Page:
Thursday, 15 July 2010

Public Opposition to Spending Cuts

The financial crisis hardly featured as a topic in the recent presidential elections in Poland. Throughout Europe political leaders are attempting to out-do each other by implementing wide-ranging public spending cuts in order to 'heal' their burgeoning budget crises. However, in the Polish presidential elections the two main candidates were competing in their promises of increased social spending.

To date the Polish economy has avoided falling into recession and its public finances are in a relatively good state. Although the budget deficit increased from 1.9% in 2007 to 7.3% in 2009 and public debt rose from 45% to 51% of GDP during the same period, these are manageable figures within the present European context. The influx of EU money in recent years has meant that the government has been able to partly fund some large infrastructural projects. This use of public (both Polish and EU) money has partly offset the fall in private investment and helped to keep the economy afloat during turbulent global economic times. Furthermore, the improved economic performance, since the stagnation at the end of the 1990s and beginning of the 2000s, has allowed for some increased spending on public services. This has included rises in some public sector salaries, which had been severely depressed throughout the postsocialist transition.


It now seems that this may be coming to an end. Public debt in Poland is predicted to reach nearly 60% of GDP by the end of 2011. Big deal you may say. After all, in countries such as Belgium, Greece and Italy public debt already exceeds 100% of GDP. The problem however is that written in Poland's constitution (adopted in 1997) are a number of so-called safety thresholds. These culminate in the proviso that if public debt reaches 60% of GDP then the government must introduce a balanced budget for the next year. This would obviously trigger a round of severe spending cuts.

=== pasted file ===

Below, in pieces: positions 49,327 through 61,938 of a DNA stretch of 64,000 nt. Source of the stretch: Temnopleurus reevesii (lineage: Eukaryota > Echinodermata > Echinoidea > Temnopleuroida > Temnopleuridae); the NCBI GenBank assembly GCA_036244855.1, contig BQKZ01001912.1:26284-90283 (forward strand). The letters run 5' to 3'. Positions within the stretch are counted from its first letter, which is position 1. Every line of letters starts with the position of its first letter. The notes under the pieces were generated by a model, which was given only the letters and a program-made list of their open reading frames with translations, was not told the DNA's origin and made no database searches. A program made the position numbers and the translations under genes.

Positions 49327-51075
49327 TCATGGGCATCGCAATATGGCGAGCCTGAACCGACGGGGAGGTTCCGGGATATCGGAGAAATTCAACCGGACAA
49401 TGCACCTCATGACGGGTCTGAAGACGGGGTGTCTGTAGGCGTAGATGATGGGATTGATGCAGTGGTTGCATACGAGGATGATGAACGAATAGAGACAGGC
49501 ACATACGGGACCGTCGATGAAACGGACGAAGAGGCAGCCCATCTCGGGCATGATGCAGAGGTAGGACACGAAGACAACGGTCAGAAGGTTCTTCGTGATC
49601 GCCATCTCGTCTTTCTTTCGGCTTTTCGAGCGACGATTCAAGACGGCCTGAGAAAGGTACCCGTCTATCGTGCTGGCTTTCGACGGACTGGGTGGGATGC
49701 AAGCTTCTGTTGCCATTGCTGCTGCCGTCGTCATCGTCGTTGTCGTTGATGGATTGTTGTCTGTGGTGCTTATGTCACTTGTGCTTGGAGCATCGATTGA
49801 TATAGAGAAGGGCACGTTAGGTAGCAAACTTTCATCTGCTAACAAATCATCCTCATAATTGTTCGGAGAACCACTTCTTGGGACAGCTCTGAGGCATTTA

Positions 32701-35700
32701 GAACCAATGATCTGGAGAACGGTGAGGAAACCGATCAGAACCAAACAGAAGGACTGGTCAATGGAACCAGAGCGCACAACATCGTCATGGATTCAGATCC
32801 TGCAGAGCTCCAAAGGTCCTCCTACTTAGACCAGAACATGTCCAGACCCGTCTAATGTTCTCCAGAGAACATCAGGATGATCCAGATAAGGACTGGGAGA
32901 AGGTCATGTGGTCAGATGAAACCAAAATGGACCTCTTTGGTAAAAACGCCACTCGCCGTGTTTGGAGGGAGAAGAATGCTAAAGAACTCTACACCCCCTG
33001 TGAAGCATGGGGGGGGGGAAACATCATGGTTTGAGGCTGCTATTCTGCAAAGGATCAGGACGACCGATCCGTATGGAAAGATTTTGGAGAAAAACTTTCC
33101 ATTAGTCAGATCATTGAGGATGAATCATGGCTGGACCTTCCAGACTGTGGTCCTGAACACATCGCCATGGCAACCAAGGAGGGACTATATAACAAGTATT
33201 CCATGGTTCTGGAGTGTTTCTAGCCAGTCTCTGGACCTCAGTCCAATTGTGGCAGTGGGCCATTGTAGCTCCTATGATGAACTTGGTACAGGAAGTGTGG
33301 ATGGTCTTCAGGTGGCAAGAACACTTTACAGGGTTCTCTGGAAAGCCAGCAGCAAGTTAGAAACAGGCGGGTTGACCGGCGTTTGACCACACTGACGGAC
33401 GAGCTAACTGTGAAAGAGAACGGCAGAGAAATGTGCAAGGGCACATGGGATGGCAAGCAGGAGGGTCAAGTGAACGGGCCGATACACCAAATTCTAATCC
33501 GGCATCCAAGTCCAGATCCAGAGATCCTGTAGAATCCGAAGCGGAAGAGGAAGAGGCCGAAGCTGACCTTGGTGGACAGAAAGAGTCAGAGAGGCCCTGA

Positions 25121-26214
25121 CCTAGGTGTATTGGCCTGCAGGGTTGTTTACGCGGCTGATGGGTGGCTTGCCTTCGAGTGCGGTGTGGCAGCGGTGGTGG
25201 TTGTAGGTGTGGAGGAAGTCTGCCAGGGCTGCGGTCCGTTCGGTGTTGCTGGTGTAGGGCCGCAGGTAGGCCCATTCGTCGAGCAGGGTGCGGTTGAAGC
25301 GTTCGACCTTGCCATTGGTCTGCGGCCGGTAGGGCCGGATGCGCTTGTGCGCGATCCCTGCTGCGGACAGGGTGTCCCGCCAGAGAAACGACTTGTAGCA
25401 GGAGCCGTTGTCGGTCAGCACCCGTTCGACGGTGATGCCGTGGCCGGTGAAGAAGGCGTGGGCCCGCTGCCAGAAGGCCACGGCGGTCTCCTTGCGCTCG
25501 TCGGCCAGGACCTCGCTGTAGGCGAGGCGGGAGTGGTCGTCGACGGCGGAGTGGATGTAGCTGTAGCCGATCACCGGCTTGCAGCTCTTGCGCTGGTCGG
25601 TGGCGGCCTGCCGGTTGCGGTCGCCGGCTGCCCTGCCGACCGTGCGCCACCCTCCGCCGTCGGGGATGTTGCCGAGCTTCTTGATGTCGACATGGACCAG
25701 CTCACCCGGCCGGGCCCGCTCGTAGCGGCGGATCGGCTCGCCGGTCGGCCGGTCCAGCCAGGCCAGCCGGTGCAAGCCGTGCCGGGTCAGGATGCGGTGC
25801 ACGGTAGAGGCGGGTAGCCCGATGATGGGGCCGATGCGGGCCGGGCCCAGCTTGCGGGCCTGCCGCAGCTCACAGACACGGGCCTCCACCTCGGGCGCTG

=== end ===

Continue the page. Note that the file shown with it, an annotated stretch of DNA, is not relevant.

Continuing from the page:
This excessively restrictive monetarist piece of legislation is now beginning to impact upon the government's policies. Without the fear of a presidential veto the PO government has announced that it will freeze the wages of half a million public employees – including the police, army and civil servants (it will not include teachers.) Earlier the government had agreed that these employees would receive salary rises equal to the inflation rate + 1% (which would be an increase of around 3.3%).

These initial attempts reduce social spending are unlikely to be accepted by the majority of Poles. In a recent opinion poll 51% agreed that spending cuts would help the economy, against 43% who disagreed. However, 53% are against (40% for) freezes in public sector salaries and 81% (16% for) would oppose freezing rises in pensions or cutting unemployment benefit. Also, 66% of Poles are against another government proposal to raise the retirement age of women to 65. The government's ongoing project to 'commercialise' (read: privatise) the health service is also not supported by the vast majority of Poles. 58% believe that privatising the health service would be negative for society (17% believe it would be positive)and 51% consider that medical treatment is cheaper when provided by the state (10% believe that it would be more cheaply provided by the private sector).

Despite the political offensive underway in the media, a large majority of the population is opposed to the government's programme of public sector cuts and market reforms. For months the government has been presenting Poland as a 'green island' in a continent of negative economic growth. The greatest threat to this position is the government withdrawing money out of the economy at a time of huge economic uncertainty.

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